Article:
The answer to this depends on the camera that you are using (specifically, the camera lens) and the size of the apparatus. Generally speaking, you shouldn’t need to worry too much unless you have limited space or a particularly large apparatus (or you’re going to use one camera to view multiple apparatus). For example, a camera supplied by Stoelting, mounted on a standard 2.75m (9ft) ceiling, with your apparatus sitting on an 80cm high desk, would work well with any apparatus with dimensions between about 40x40cm and 250x250cm.

If you already have your camera, you can simply try mounting it above the apparatus (either on a stand, or on the ceiling) and use ANY-maze’s Video page to check how much of the apparatus you can see. There are a couple of things to bear in mind here:

- The camera needs to be mounted high enough to frame the apparatus nicely with a small border around it (this is used by ANY-maze to allow it to automatically start tests in the apparatus). If in doubt, the camera should show a little too
*much*space around the apparatus rather than too little. - The camera needs to be positioned to minimize any ‘dead’ space at the edges of the apparatus, where the camera would be unable to see the animal. This can happen if you’re looking at multiple apparatus with the same camera, or even a single apparatus with multiple chambers, as in the following image:

Here, the dead space is shown by the green shading – you could improve things by raising the camera to be further away from the apparatus.

### Calculation

If you *do* need to calculate where your camera can be mounted (perhaps you’ve got very high ceilings, or your apparatus is in a cupboard, or you have a particularly large apparatus) then you can do this quite easily using the following instructions.

Calculating the mounting distance for the camera depends on the camera lens. All camera lenses have a *lens angle* (sometimes called an *angular field of view*) which determines how wide the camera’s view is:

Lenses have different angles in the horizontal and vertical plane, and in fact there are three lens angles you might encounter – horizontal, vertical and diagonal. The horizontal angle is the most commonly quoted, and if you know one of them you can approximate the others:

Horizontal = Vertical / 0.75

Horizontal = Diagonal * 0.75

We’re going to use the Horizontal lens angle in our calculations.

Once you know this figure, you need to determine the dimensions of the apparatus and perform some simple calculations in order to determine how high above the apparatus the camera needs to be. Note that if you have a fixed-focus lens, your calculations will give you the *minimum* distance from the apparatus that the camera must be mounted; if you have a zoom lens, there will be a range of lens angles and you should use the minimum and maximum angle to calculate the range of distances between which you can mount the camera.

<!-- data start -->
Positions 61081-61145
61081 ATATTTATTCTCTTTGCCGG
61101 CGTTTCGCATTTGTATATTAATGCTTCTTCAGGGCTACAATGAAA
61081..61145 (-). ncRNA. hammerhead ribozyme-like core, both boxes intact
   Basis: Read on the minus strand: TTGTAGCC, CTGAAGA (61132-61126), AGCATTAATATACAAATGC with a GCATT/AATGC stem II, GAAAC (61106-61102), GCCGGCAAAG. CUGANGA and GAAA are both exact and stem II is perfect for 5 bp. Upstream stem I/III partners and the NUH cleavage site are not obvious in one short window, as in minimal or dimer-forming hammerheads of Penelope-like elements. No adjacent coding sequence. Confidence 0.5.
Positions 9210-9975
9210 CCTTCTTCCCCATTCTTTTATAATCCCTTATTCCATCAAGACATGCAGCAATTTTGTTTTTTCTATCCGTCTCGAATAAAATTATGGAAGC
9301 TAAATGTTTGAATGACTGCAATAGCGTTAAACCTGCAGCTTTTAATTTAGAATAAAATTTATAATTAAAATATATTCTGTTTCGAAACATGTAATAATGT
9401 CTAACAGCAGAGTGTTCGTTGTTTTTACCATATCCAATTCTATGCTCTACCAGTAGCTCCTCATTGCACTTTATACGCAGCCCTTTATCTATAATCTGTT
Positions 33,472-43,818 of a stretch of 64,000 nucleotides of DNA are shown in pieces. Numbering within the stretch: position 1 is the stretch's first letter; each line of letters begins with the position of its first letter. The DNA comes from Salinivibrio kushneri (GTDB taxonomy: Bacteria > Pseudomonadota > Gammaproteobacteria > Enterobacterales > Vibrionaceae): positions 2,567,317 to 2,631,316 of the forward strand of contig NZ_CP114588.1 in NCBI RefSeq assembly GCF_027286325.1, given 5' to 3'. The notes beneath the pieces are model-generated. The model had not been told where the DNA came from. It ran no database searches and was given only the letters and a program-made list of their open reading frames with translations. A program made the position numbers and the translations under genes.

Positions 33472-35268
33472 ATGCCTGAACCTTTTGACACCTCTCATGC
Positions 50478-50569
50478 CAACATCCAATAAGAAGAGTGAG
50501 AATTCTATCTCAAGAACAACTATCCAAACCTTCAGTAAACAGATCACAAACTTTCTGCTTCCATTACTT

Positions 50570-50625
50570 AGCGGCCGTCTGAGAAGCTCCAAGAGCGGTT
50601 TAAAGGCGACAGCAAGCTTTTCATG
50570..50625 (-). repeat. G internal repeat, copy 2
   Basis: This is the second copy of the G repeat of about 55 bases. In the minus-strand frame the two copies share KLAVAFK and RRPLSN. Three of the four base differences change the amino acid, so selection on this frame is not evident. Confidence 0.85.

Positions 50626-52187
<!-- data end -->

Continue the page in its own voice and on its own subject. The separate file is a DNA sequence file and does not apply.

To calculate the mounting distance above the apparatus (**a**), you need to do the following

- Determine an approximation for half the longest dimension of your apparatus:
- Take the length and width of your apparatus,
**b**and**c** - If
**c**is greater than**b**then swap**b**and**c** - If
**c**÷ 0.75 is greater than**b**then make**b**=**c**÷ 0.75 - Multiply
**b**by 1.1 - Divide
**b**by 2 to give the**Half Apparatus Width**

- Take the length and width of your apparatus,

- Take the horizontal lens angle of the camera and divide by 2 to give the
**Half Lens Angle** - Calculating the required height of the camera above the apparatus is then a simple calculation:

**Height above apparatus = Half Apparatus Width ÷ tan (Half Lens Angle)**

You can use the calculator that’s part of Windows to calculate the tan. Open the calculator, which can usually be found on the Start menu under*Programs – Accessories*. Select the*View*menu, and if*Scientific*isn’t selected then select it. Next ensure that the*Degrees*option is selected, enter the half-lens-angle in degrees, then click the*tan*button. - Add a small amount to account for the height of the animal when rearing – around 15cm should be fine.

Note that the value you’ve just calculated is the distance between the front of the camera’s lens and the apparatus floor – so if your apparatus is elevated, such as an EPM, then you must take the height of the apparatus into account (assuming you’re calculating the height above the floor of your lab). If you’re using a water-maze, then the camera must be this distance above the *water level* in the apparatus.

### Worked example

- If your apparatus is 80cm x 50cm, then
**b**= 80 and**c**= 50.

Using the calculations from step 1,**b**is larger than**c**(and also larger than**c**÷ 0.75)

So multiply**b**by 1.1 and then divide by 2 to give 44. - Divide the horizontal lens angle of your camera by 2.

At time of writing, the standard ANY-maze USB camera varifocal lens has a horizontal lens angle of between 28.4° and 101.3° – so we’ll perform this calculation twice, once using a half-angle of 14.2° and once using a half-angle of 50.65°. - The minimum height above the apparatus is 44 ÷ tan(50.65) = ~36cm.

The maximum height above the apparatus is 44 ÷ tan(14.20) = ~176cm. - Finally, add a value for the animal rearing of ~15cm.

So a camera using this lens must be mounted such that the distance between the front of the lens and the ‘floor’ of the apparatus is between around 51cm and 201cm. If the camera is closer than 51cm then the apparatus won’t fit in the picture; if the camera is further away than 201cm then the apparatus will appear smaller than would be ideal.